Do Swimming Pools Cause Asthma?
When I go on vacation with my kids I can almost guarantee we’ll end up in a swimming pool pretty much every day. Relaxing near pools in this way tends to be the highlight of our vacations (along with Mickey Mouse).
Of course I am also aware that having such fun comes with the risk of getting getting red and itchy eyes, stuffy noses, and wheezes. Surely I do find that I MUST take my rescue inhaler with me when I spend time around pools because I generally find that I need to use it.
The thing about pools is that studies show chlorine is an effective disinfectant. Yet the studies also show chlorine causes inflammation of the respiratory tract, and does have an impact on allergies and asthma.
Serena Gordon, at health.usnews.com, “Chlorine in Pools Raises Kid’s Asthma, Allergy Risk,” (Sept. 14, 2009), reported on a study of 847 Bellgian teenagers between the ages of 13 and 18. The results were rather stunning:
The number of children who ever had asthma went up in proportion to their chlorinated pool exposure. Teens who swam for 100 to 500 hours in chlorinated pools had an 80 percent increased risk of having asthma, while those who logged 500 to 1,000 hours had just over twice the risk. When teens spend more than 1,000 hours swimming in chlorinated water, the risk of ever having had asthma nearly quadrupled. The risk of currently having asthma was more than eight times higher in the group with more than 1,000 hours in chlorinated pools compared to those who were rarely in chlorinated water, according to the study.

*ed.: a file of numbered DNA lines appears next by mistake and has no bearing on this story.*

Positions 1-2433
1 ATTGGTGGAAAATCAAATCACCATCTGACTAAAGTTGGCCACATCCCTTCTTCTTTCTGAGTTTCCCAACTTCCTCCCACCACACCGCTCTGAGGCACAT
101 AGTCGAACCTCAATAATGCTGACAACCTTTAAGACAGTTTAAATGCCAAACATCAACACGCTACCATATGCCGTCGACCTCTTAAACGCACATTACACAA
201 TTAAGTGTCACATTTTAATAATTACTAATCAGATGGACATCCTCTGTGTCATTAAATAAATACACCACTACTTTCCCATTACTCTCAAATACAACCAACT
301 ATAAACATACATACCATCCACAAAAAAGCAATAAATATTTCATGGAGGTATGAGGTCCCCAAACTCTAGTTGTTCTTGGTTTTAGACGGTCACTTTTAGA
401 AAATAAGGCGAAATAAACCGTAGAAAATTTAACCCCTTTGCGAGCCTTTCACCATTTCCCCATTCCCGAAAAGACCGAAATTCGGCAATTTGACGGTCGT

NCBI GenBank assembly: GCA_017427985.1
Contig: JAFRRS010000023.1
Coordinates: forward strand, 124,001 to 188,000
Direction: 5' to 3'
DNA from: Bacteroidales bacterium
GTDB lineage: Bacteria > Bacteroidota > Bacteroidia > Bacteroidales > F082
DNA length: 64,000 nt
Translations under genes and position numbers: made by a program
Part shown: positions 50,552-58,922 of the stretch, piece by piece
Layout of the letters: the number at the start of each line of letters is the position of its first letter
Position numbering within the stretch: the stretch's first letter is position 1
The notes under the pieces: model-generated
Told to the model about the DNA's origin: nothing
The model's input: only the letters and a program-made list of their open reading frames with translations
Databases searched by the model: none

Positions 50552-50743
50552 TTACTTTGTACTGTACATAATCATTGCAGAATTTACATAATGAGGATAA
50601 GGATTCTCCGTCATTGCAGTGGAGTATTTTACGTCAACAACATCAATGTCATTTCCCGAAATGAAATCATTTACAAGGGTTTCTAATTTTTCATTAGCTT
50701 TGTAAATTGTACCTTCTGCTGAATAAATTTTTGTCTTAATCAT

The thing about chlorinated pools, as you may have already found out if you have asthma, is that the chemicals build up in the air around the pools. It’s for this reason that you may find – as I have – that you may need to use your rescue inhaler even while simply hanging around pools. This is especially true if the pool is in a poorly ventilated area.
In her article, Gordon quotes experts who suggest that the chemicals in chlorine may cause airway inflammation that may trigger an asthma attack. These same experts also believe people frequently exposed to chlorinated water may develop inflammation along the air passages that becomes permanent, and in this way develop asthma.
So not only is chlorinated water an asthma trigger, it’s also a cause of asthma. The study also suggests that exposure to chlorinated water increases your risk of developing allergy symptoms, which would explain the stuffy nose and irritated eyes.
So given this wisdom am I now going to recommend asthmatics avoiding swimming pools? Heck no As a matter of fact, I highly recommend them. Studies also show that swimming is one of the best ways for those with hardluck asthma to get exercise, as I wrote about here.
What I would recommend is that you be careful. Just make sure you take your medicine as recommended by your doctor, and you make sure you take your rescue medicine with you at all times. If you’re asthma or allergies start to act up around the pool, take a time out.
John Bottrell is a registered Respiratory Therapist. He wrote for HealthCentral as a health professional for Asthma and Chronic Obstructive Pulmonary Disease (COPD).